On February 1, 2014 Syracuse broke its own record for the largest on-campus crowd at a college basketball game against Duke University with a crowd of 35,466. The game was also the third most viewed regular season game in ESPN history, with 4.75 million viewers. The previous record attendance was set in February, 2013 in a game against long-time rival Georgetown University. The total ticket count for that game was 35,012.
The Orange have appeared in the NCAA Tournament 38 times. Their combined record is 65–38. They were National Champions in 2003.
*Following the introduction of the "First Four" round in 2011, the Round of 64 and Round of 32 were referred to as the Second Round and Third Round, respectively, from 2011 to 2015. Then from 2016 moving forward, the Round 64 and Round of 32 will be called the First and Second rounds, as they were prior to 2011.
The Orange have appeared in the National Invitation Tournament (NIT) 13 times. Their combined record is 15–14.
The Orange appeared in the only National Campus Basketball Tournament where they were champions with a record of 3–0.
Syracuse University honors jersey/uniform numbers of its athletes, but the numbers are not officially "retired" and remain active. Historically, Syracuse University has restricted the men's basketball team from wearing such numbers, but there have also been exceptions to this custom. An example of the former is Carmelo Anthony, who wore #22 in high school, but since the number was already "retired" at Syracuse, Anthony chose #15 as an alternate upon his arrival. Similarly, Gerry McNamara wore #31 in high school, also "retired" by Syracuse University (McNamara chose #3 instead).Rony Seikaly - 4
Vic Hanson - 8
Carmelo Anthony - 15
Billy Gabor - 17
Wilmeth Sidat-Singh - 19
Sherman Douglas - 20
Dave Bing - 22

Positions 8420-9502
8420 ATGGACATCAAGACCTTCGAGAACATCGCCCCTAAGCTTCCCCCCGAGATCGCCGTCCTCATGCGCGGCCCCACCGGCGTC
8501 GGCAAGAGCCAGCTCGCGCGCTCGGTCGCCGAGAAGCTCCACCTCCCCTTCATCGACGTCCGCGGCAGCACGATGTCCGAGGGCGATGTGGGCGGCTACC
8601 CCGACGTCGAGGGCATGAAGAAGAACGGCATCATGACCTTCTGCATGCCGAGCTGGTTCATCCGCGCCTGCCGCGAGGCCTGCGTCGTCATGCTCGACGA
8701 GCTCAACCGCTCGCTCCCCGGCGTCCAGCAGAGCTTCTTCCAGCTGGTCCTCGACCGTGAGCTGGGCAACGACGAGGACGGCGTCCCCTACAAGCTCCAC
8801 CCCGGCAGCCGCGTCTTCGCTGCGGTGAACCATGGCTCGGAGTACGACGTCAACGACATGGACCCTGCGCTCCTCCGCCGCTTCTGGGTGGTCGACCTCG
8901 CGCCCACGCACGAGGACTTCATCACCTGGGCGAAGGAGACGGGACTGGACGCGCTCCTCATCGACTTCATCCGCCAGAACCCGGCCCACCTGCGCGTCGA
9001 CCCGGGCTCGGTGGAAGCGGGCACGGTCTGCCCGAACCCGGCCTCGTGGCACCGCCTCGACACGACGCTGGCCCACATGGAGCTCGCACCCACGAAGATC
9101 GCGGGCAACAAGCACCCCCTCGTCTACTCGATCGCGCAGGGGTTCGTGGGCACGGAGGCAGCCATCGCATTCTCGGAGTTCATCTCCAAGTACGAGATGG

Billy Owens - 30
Dwyane Washington - 31
Derrick Coleman - 44
Roosevelt Bouie - 50
Louis Orr - 55
Carmelo Anthony, Forward for the New York Knicks
Arinze Onuaku, Center for the Orlando Magic
Michael Carter-Williams, Point Guard for the Chicago Bulls
Tyler Ennis, Point Guard for the Houston Rockets
Jerami Grant, Forward for the Oklahoma City Thunder
Wesley Johnson, Forward for the Los Angeles Clippers
Dion Waiters, Guard for the Miami Heat
Chris McCullough, Forward for the Washington Wizards
Malachi Richardson, Shooting Guard for the Sacramento Kings
C. J. Fair, Forward for Limoges CSP
Rakeem Christmas, Forward for Fort Wayne Mad Ants
Donté Greene, Forward for Leones de Santo Domingo
Paul Harris, Forward for Tropang TNT
Rick Jackson, Forward for Provence
Scoop Jardine, Guard for Moncton Miracles
Kris Joseph, Forward for the JDA Dijon Basket
Demetris Nichols, Forward for CSKA Moscow
Josh Pace, Guard for Nelson Giants
Andy Rautins, Guard for Pallacanestro Varese
James Southerland, Forward for the Limoges CSP
Brandon Triche, Guard for Delaware 87ers
Hakim Warrick, Forward for Liaoning Flying Leopards
Darryl Watkins, Center for ASVEL Basket
Michael Gbinije, Guard for Grand Rapids Drive
Trevor Cooney, Guard for SC Rasta Vechta